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Hindustan Times is coming to Mumbai

Update: Mumbai, do you have light yet? 
HT Launched - Click here for review

The old lady of Boribunder may finally face some competition. Vir Sanghvi's Hindustan Times may offer a choice to Mumbai readers.



10 December 2004: No bluffing, this time. Hindustan Times is finally coming to Bombay. After years of being held hostage by Medianet and Response which have practically taken over Times of India, Mumbai readers may finally have a choice. HT's tryst with the Mumbai reader is drawing close: Mid-June 2005, Hindustan Times is expected to hit the Bombay news stands. Boribunder, watch your back.

There have been previous reports, mostly unconfirmed ones churned out by out-of-job media analysts, which set Hindustan Times Mumbai edition launch for 2004. This did not happen, and the whole year passed by. A predominantly Delhi newspaper, Hindustan Times' Mumbai ambitions have always been well-known, though it never officially revealed any date to launch its Bombay edition. 

Meanwhile, there was talk that Hindustan Times had put in a bid to acquire a stake Mumbai's little tabloid Mid-Day. This too did not happen. Even as rumour mills were working over time,Henderson Global Investors acquired a 20% stake in Hindustan Times Media, HT's holding company. Henderson invested US$22 million in HT Media for a 20% stake. HT Media is a KK Birla group company.

Hindustan Times has appointed Ranganathan Thota as chief for its Mumbai project. His designation will be Business Head (West & South). But Thota is not exactly a newspaper man. Earlier, he worked in consumer companies like GE, Whirlpool & Pepsi. He last worked with Pentair Water which markets water systems. One wonders HT's intentions in hiring a non-news man to head a project of enormousprestige and commercial importance to Hindustan Times.

Previously, Hindustan Times had appointed Triveni Das as Head of Ad Sales, West & South, who has worked in the media before. Rajiv Verma, who joined as CEO, HT Media Limited, in October 2004, said in a report: "I am confident that with Ranga’s addition, the HT team will be strengthened and our leadership talent pool will be broadened so that we can grow our business at a rapid pace." 

Meanwhile, Amit Garg, previously Business Manager at Nokia has joined Hindustan Times as Associate Vice-president, Marketing, from January 3, 2005. He will be reporting to Anand Bhardwaj, Vice-president, Marketing, HT Media Limited.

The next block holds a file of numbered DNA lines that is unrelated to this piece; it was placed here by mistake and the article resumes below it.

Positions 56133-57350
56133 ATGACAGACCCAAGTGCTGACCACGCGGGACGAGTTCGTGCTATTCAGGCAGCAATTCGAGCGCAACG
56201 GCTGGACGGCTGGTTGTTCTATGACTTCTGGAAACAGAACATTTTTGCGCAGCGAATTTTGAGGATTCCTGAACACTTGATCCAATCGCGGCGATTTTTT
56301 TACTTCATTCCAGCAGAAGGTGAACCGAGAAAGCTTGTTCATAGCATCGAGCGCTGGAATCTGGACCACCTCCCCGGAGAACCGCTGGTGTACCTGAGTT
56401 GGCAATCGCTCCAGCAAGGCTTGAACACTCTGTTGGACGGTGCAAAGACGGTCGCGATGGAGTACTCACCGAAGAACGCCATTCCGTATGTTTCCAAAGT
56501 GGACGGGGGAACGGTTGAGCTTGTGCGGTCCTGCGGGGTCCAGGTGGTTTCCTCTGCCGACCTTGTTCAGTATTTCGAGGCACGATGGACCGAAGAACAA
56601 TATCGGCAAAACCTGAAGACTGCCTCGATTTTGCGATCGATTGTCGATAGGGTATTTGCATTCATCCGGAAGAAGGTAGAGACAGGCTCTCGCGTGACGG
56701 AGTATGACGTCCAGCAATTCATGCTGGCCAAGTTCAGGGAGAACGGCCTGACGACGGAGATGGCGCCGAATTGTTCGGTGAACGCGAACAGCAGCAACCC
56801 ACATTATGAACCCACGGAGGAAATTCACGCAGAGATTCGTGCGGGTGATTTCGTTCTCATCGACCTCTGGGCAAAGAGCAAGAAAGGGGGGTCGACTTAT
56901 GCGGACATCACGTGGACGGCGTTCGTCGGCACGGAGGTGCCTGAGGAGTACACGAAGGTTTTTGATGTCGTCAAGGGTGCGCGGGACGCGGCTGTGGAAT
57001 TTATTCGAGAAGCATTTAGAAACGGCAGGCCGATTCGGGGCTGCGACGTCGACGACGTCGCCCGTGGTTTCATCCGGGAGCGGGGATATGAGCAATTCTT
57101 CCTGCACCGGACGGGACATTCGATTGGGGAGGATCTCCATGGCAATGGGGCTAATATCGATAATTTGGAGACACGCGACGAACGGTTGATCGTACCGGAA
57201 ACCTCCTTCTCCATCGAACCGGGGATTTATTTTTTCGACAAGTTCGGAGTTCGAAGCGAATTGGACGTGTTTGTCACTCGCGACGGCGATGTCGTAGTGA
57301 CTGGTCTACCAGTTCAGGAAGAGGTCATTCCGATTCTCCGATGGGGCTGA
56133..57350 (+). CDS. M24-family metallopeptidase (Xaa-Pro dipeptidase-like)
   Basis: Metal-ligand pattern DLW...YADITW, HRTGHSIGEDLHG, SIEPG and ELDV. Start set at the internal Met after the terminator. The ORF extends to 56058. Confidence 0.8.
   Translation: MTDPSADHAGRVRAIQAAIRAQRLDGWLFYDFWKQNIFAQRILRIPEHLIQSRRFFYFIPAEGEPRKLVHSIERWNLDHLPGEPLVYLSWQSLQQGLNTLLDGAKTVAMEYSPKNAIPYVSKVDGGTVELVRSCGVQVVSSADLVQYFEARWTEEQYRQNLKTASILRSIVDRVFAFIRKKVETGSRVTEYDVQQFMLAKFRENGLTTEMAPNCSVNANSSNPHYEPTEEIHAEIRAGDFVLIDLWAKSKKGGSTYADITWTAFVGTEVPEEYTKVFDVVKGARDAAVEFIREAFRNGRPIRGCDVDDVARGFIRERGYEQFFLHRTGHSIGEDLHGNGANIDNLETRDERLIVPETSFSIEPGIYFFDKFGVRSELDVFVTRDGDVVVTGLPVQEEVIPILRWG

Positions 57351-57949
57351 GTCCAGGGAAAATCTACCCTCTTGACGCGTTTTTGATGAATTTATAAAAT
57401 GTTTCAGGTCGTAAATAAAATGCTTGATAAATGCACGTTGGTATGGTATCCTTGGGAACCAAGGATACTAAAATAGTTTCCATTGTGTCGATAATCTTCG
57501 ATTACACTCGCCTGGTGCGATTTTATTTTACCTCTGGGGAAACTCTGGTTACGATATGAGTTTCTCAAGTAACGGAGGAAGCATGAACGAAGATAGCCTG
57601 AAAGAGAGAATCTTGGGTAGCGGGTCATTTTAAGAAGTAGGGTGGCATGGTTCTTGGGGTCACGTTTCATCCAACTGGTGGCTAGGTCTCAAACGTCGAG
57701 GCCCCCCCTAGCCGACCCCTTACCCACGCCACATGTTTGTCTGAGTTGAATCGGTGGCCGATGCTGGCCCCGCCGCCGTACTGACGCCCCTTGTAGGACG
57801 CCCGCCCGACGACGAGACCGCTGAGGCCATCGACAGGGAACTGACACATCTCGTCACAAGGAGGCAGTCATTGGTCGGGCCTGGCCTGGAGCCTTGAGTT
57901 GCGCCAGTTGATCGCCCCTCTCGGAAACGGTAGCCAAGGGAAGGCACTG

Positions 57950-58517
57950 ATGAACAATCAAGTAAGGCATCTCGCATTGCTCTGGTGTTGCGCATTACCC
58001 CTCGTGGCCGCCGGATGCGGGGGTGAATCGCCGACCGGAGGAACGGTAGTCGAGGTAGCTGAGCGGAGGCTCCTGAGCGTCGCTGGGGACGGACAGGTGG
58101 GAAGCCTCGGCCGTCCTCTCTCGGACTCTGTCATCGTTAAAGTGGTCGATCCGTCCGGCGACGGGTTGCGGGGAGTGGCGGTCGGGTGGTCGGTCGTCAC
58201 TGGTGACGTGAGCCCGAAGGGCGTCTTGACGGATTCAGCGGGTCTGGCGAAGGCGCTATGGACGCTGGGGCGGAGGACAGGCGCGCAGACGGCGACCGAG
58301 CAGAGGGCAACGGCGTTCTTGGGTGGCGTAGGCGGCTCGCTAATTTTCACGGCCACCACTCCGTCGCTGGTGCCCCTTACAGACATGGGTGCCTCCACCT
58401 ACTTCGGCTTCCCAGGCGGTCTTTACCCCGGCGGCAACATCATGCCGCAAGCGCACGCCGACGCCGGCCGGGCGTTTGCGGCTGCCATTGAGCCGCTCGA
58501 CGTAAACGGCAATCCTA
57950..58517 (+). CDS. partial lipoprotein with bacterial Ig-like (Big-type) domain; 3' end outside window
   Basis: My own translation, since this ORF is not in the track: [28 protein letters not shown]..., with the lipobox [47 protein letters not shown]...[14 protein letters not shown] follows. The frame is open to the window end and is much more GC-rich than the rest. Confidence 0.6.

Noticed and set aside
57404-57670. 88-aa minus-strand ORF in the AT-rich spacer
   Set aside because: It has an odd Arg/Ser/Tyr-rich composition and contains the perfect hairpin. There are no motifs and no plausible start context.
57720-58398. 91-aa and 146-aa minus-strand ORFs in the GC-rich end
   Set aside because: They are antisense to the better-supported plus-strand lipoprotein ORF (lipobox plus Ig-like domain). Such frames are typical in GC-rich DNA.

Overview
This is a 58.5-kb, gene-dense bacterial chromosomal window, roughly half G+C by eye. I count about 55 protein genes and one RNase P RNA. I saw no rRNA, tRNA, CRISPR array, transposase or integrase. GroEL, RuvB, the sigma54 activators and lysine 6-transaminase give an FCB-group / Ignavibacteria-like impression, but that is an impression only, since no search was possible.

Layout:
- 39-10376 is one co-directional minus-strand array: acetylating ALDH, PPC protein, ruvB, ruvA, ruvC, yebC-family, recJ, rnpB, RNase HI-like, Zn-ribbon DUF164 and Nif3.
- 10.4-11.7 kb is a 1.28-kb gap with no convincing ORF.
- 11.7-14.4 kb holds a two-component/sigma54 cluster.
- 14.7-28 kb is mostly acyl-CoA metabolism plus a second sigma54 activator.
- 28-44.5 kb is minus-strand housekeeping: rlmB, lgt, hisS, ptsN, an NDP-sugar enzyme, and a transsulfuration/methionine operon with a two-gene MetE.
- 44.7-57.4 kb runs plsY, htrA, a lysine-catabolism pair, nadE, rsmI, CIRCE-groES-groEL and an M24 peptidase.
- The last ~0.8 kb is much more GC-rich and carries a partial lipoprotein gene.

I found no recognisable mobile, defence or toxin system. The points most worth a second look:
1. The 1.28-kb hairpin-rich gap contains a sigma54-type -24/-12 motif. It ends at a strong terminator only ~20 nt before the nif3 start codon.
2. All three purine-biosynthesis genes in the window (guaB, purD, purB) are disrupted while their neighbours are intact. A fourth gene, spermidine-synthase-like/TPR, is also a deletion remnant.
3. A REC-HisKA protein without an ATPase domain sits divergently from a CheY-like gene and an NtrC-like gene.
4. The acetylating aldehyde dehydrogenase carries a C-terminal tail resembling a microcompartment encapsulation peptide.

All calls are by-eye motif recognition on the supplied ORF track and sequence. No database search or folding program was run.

In 2004, Hindustan Times bought land in the far-flung Mumbai suburb of Panvel to launch the edition, which mystified a lot of media watchers. Infrastructure to set up operations is being built in full swing at Panvel. Most of Mumbai's newspapers are located bang in the middle of the city. The exceptions are Indian Express, which in 1999 moved to a cheaper location in Lalbaug, Mid-Day, which works from Lower Parel and Business Standard, which operates from Worli. 

Of all the papers, Hindustan Times, if it is launched from Panvel, will be the newspaper farthest from Bombay's city centre. If you take a suburban train, it takes you almost an hour and a half to reach Panvel station. By car, it would take even more. Panvel is expected to be a disincentive to hacks with Times of India, Indian Express and others, who have been impatient to receive the new player in town with deep pockets. 

(In retrospect, it may be mentioned that several journalists in Mumbai got married at the peak of dotcom boom in 2000 - that was when several websites and Bridge News -- lured them with dollar paychecks.) 

HT officials say that Hindustan Times Bombay edition would not be an exact replica of its Delhi edition. Readers and consumer behaviour in the two cities are not completely similar, and the Mumbai edition would be as per the requirements of that city. 

Is there really space for another mass-circulation morning newspaper in Mumbai? We think so. So does Vir Sanghvi, editorial director at Hindustan Times. He has gone on record saying that "Readers in India’s most prosperous, cosmopolitan and modern city – and the city I grew up in – are tired of being taken for granted and treated like morons." 

Though speculation about Hindustan Times Mumbai edition launch has been brewing for a while, Vir Sanghvi pooh-poohs them. " I’m not even aware that there were reports to this effect. But then this is a media business, so rumours are part of the game. As for the launch, it is going ahead exactly as we had planned," he told a website.



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